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Monday, April 30, 2012

The Hero Book

The Hero Book

   Everyone should have a hero book in their home. We started ours long ago.
When I got the book out this morning, I noticed Enid’s childlike cover, “Our Hero Book.” She used colored markers and painted the letters turquoise and green. She underlined them in red 15 years ago.
   Since my articles for the next few weeks will talk about heroes, I wanted to make this suggestion: Create a Hero Book.
   All it takes to make a Hero Book is a three-ring binder and some sheet protectors. You slip your heroes carefully into the plastic sleeves and they are there forever.
   A Hero Book is especially important to young families whose children are still growing and watching and wanting to see heroes all around.
   Wait a minute. As a matter of fact, a Hero Book is important to old families whose grown children are still growing and watching and wanting to see heroes all around. Everybody needs a Hero Book.
   Our Hero Book contains newspaper clippings and magazine articles full of people who inspire. It holds photos and letters and notes written by people who did not have to take the time to write or care, but they did.
   Our Hero Book contains people who don’t even know they’re heroes. They weren’t trying to be heroes.
They were just doing the right thing. That makes them perfect candidates for our book.
   Our heroes are not rock stars or reality TV clowns. They are quietly great, momentously normal, fantastically inspirational.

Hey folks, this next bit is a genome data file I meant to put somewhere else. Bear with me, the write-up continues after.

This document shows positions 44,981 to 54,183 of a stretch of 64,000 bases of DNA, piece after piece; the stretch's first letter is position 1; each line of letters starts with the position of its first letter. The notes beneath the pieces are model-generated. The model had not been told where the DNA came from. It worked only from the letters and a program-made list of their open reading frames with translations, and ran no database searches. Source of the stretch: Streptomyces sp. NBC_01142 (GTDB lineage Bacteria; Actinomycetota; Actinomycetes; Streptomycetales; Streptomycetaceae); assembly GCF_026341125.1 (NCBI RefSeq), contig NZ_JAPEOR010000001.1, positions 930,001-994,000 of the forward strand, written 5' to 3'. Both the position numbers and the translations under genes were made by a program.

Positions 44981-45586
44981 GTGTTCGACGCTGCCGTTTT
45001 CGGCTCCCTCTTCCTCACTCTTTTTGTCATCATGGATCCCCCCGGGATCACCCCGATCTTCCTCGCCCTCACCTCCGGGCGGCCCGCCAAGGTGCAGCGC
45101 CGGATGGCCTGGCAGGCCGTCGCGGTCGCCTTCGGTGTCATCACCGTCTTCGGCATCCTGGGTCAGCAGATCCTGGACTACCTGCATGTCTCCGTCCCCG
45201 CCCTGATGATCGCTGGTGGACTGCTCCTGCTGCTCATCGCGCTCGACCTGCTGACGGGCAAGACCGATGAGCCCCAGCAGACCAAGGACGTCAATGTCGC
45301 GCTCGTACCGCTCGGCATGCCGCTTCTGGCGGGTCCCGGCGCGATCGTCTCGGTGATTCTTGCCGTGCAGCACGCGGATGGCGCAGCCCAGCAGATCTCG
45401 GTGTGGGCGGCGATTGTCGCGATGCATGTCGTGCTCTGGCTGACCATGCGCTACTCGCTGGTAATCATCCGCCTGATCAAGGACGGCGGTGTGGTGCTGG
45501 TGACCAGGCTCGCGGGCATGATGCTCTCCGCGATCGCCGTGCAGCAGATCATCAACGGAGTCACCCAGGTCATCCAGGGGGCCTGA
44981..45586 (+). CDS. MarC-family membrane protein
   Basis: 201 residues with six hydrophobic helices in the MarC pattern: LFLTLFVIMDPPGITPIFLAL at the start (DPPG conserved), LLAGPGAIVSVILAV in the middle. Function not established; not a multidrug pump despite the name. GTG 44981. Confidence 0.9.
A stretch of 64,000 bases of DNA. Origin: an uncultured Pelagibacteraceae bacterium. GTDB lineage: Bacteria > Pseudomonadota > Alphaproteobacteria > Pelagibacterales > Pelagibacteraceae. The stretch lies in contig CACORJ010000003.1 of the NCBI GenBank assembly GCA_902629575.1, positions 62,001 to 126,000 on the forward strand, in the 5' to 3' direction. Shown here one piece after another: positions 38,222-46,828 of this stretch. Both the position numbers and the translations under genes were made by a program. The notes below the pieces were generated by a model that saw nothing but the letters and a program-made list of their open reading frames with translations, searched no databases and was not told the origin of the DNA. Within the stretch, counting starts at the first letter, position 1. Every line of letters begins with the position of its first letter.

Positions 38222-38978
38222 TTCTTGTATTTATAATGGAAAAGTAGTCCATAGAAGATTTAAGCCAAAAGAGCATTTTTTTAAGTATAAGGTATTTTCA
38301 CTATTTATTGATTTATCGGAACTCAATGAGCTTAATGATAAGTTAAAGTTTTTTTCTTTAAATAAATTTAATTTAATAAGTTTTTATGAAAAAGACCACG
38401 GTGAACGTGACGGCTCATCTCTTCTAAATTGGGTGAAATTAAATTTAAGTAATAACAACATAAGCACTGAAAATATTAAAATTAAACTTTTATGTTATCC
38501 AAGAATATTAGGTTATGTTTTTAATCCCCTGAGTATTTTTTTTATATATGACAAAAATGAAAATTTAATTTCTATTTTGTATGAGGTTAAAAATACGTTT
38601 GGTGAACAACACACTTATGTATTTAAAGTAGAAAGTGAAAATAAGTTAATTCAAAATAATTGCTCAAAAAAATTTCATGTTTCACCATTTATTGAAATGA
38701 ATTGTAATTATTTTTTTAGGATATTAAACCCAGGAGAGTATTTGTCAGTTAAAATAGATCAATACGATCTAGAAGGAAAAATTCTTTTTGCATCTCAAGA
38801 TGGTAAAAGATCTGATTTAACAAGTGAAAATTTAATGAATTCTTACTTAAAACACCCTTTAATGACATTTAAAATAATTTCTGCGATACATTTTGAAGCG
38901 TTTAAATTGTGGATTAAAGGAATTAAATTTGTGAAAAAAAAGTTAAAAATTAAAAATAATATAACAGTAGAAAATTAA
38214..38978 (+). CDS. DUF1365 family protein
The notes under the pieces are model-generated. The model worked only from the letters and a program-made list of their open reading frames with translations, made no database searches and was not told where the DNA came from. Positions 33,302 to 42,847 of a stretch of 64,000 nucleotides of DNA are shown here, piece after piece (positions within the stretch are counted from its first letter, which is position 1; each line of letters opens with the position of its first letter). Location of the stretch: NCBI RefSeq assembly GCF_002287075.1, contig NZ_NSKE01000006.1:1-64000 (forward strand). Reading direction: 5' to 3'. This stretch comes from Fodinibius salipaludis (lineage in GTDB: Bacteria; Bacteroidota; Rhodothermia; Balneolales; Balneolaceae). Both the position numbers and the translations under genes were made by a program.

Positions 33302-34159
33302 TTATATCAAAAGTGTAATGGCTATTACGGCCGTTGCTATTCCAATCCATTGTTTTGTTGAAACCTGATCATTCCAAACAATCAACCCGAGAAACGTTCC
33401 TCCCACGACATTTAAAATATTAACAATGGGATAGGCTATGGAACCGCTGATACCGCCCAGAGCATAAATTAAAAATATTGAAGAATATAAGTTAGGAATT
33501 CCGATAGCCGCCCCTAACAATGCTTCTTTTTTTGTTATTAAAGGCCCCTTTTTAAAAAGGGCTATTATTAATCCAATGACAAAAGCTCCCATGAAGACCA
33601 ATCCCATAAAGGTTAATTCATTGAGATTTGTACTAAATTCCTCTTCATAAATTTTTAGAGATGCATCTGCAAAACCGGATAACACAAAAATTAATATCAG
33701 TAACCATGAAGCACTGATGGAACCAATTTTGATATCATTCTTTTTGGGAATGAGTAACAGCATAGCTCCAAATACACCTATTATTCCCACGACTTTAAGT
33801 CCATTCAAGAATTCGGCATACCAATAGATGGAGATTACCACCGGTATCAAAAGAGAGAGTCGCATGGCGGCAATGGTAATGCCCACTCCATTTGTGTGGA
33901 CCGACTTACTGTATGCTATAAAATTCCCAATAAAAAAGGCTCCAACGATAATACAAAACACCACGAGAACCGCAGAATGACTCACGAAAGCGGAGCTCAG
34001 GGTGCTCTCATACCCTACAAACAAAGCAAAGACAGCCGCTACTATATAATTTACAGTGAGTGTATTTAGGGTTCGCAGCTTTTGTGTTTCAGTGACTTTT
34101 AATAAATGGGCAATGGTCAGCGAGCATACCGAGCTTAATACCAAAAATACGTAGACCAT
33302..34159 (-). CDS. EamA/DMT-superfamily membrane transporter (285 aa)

When I open the book, I see Grandma Boyd's beautiful 90-year old smile. She always smiled.
There’s a photo of her with Enid, Brynn and Taylor gathered round. Then there’s a laminated funeral notice, a memory of this gracious, great woman. Grandma was always prepared to share home, food and laughter.      She is our hero.
   I flip more pages. Sister Theotima, a great woman of God, gazes at me. There’s her letter and a newspaper article about how she guided Saint Anthony’s Hospital with wisdom, grace and an undying commitment to her Lord and Savior.
   A booklet written by Corrie ten Boom comes next. It’s called, “Learning to Forgive.” Corrie was a Christian and a survivor of a Nazi concentration camp.
   The Hero Book is overflowing. There are quotes: “The secret of life isn’t in what happens to you, but what you do with what happens to you.” – Norman Vincent Peale.
   “Don’t work for recognition, but do work worthy of recognition.”
   “Greatness comes, not when things go well, but when you lose someone, lose an election, suffer a defeat…and rise above it.” – Theodore Roosevelt.
    Dr. James Dobson, a Christian psychologist and author, is on page five. “When you put Jesus to the side and you have to pick Him up on the way back, what you are doing is not right. Think about whether you would want Jesus to see what you are doing.”
   There are letters from Pastor Dennis Morgan, the pastor of Faith Baptist Church. Enid, Brynn and Taylor put them in the book. They were personal letters he wrote to each of them when they were still little girls.
   Pastor Dennis became their hero when he showed he cared. He wrote to inspire them.
   “Local University Graduate Follows God’s Lead In His Life.” A Tribune article about Aaron Neff is on page seven. A Freeburg High graduate, Aaron and his wife, Katie, are missionaries with Campus Crusade for Christ who continue to inspire.
   The Hero Book is too thick for this article. I want to pull out a few more heroes and write more in the future.
   Please get your binder and start your Hero Book. Be on the lookout for the heroes around you. Point out heroic qualities to your children.
   You’ll never regret showing your children what a hero is made of. Hopefully, one day, you will end up in their book.

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